The New Frugality
According to an article by Kelly Evans in today's Wall Street Journal, the ongoing economic crunch may have a lasting impact on consumer spending. The article cites a survey by Discover, the credit card company, showing that 35% of consumers surveyed in March intend to reduce their debt levels in the coming six months. Another survey claims that Americans intend to boost their savings to 14% of their total earnings once the recession is over with two-thirds saying they plan to buy less and one-half saying they plan to buy less expensive things.
The financial advisor in me applauds the sentiment. We all know people who spent the last decade chasing bigger homes and faster lifestyles financed with every higher piles of IOU's. Cheap money and easy credit enabled otherwise rational people to take on insane amounts of personal debt. Let's hope painful lessons translate into lessons learned.
If you have struggled with keeping your consumption habit under control, I offer the following suggestions. Some of these will take real effort and an investment of time. You may even find it helpful to work through these items with a spouse or trusted friend. Bear in mind that these aren't quick fixes, but with consistent effort they will become satisfying habits of a new frugality.
Four steps to greater satisfaction
1. Take an inventory of what matters most to you. If you are old enough to read this post, you have enough life experience to know what brings you happiness, satisfaction and a feeling of worth. Think it through and write down the thoughts that come to mind. I find that writing in my journal is a good way to organize my thinking on important matters.
2. Formally track your spending patterns. A great tool to do this is Quicken by Intuit or Microsoft Money. Both computer programs are great at tracking expenditures. If you do most of your buying on credit cards or debit cards, you may be able to download spending data from your bank onto your computer. For most of the rest of us, there will be no substitute for taking the old-fashioned check register and manually inputing the data into the program. Like I said, it may take an investment of time, but it will pay huge dividends.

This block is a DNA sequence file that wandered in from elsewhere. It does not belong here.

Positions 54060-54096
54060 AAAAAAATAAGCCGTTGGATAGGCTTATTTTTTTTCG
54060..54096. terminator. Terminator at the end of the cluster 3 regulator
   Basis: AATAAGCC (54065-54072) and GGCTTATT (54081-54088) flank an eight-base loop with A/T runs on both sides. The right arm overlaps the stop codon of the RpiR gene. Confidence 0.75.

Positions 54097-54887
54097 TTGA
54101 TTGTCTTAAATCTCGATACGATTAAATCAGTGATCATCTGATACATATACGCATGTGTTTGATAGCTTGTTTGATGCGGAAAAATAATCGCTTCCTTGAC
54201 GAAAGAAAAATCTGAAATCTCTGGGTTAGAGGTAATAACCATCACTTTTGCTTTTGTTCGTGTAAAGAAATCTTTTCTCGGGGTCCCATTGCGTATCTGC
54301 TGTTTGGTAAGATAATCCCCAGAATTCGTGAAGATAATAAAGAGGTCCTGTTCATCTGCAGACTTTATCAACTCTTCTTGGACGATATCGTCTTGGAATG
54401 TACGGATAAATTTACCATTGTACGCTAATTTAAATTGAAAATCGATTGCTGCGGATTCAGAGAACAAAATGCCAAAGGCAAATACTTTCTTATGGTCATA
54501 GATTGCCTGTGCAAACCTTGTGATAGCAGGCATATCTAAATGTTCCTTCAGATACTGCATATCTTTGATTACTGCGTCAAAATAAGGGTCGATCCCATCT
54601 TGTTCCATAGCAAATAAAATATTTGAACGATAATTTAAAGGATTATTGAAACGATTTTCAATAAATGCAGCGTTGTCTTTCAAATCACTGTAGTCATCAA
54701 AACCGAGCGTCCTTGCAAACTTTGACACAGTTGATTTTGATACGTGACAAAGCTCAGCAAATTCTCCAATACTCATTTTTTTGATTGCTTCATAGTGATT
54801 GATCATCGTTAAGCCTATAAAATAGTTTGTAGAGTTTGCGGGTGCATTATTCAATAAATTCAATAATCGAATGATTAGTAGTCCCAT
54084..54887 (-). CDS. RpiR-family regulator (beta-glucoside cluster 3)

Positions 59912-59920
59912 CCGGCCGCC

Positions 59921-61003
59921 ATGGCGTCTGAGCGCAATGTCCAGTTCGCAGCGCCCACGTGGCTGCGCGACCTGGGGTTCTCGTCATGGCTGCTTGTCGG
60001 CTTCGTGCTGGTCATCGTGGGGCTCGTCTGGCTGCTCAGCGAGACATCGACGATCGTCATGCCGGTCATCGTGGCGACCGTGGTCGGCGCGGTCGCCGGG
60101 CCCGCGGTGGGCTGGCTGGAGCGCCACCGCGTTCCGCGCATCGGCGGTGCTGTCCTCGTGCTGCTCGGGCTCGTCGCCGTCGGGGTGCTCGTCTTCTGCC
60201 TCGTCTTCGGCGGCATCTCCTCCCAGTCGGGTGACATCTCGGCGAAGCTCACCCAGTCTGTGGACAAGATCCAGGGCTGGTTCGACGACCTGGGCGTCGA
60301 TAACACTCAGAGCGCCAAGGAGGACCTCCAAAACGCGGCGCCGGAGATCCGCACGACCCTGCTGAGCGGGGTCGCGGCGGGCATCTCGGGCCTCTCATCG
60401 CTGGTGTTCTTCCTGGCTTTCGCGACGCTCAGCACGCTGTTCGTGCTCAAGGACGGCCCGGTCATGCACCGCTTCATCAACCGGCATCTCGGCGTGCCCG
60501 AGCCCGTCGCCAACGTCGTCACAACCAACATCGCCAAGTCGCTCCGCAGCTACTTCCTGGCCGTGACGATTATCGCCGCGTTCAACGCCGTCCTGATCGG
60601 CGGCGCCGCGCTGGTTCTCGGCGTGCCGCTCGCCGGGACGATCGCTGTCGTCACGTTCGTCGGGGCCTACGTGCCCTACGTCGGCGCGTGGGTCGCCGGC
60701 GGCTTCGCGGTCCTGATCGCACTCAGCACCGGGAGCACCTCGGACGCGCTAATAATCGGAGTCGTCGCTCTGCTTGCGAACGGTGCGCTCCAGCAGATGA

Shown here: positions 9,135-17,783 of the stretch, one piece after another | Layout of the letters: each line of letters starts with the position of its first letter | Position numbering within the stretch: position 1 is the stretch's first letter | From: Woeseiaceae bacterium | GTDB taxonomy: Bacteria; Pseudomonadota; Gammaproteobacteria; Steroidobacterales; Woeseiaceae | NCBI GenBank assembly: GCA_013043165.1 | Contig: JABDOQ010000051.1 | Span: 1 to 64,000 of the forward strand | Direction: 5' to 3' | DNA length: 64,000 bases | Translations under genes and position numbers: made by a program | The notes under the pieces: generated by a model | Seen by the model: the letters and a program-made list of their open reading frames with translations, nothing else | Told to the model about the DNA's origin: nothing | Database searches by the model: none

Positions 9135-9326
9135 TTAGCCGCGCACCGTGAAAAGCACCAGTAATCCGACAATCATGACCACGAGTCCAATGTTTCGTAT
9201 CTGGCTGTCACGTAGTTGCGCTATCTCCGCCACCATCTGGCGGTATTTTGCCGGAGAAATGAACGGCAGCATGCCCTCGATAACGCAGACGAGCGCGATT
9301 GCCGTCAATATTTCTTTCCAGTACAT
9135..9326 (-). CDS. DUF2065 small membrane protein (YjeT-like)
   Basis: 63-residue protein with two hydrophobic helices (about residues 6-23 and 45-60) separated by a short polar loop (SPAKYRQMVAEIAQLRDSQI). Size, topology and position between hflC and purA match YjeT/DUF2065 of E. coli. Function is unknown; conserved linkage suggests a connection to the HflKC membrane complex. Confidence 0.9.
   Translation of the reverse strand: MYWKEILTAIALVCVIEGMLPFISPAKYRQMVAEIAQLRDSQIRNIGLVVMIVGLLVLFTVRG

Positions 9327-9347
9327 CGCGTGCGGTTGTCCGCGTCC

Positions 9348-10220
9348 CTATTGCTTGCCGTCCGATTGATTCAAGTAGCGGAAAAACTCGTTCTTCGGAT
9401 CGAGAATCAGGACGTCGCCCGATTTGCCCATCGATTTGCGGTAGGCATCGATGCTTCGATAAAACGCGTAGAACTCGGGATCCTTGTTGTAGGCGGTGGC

3. Sort through your expenditures and classify them into three categories:
- Money spent on necessities - these are expenditures for housing, food, clothing, etc. that are unavoidable.
- Money spent on things that bring you happiness- these are expenditures that directly support the things that matter most to you. For example, if you value education--if it is something that brings you happiness, satisfaction and a feeling of worth--then money you spend on education would be included here.
- Money spent on frivolities - these expenditures do not support the essentials in your life or the things that matter most to you. These expenditures can be reduced without reducing your level of satisfaction in life. If you are in debt, this is money that you can use to accelerate your debt repayment. If you need additional savings to prepare for the future, this is a potential source for those additional savings. The important thing to understand, is that this free money to you. Because these expenditures do not bring you satisfaction, there is no opportunity cost to using the money elsewhere.
As you work through this classification process, remember that some expenditures straddle more than one category. For example, adequate shelter is clearly a necessity of life. However, a large, perfectly appointed home is not a necessity. The amount you spend above the level of necessity should be classified as money spent on "things that bring you happiness" or on "frivolities" depending on your personal values and orientation.
Another important point is that you need to make these determinations for yourself. Unless you really believe in the classifications you make, the next step will not result in a meaningful improvement in your life and this entire exercise will be wasted.
4. Establish a values-based budget. Based on the information you generate in steps 1 through 3, map out a specific spending strategy that budgets how much of your money you want to spend on necessities and on the things that really matter. Intentionally try to steer your spending away from frivolities. As you focus your expenditures on the aspects of life that you identified in step 1--the things that bring you the greatest satisfaction--you will feel empowered in your spending and your satisfaction in life will grow.
While the process I have described was developed in the context of financial decisions, the principles are universal. They apply to how you spend your time, emotional energy, and every other scarce resource you possess. The key to success is learning to live with intent, to spend your resources on those things that are essential or matter most and avoid getting caught up in frivolities. If you are honest with yourself in this process and begin following these simple steps, you will find your reward in a life lived with a greater degree of purpose and a fuller measure of satisfaction.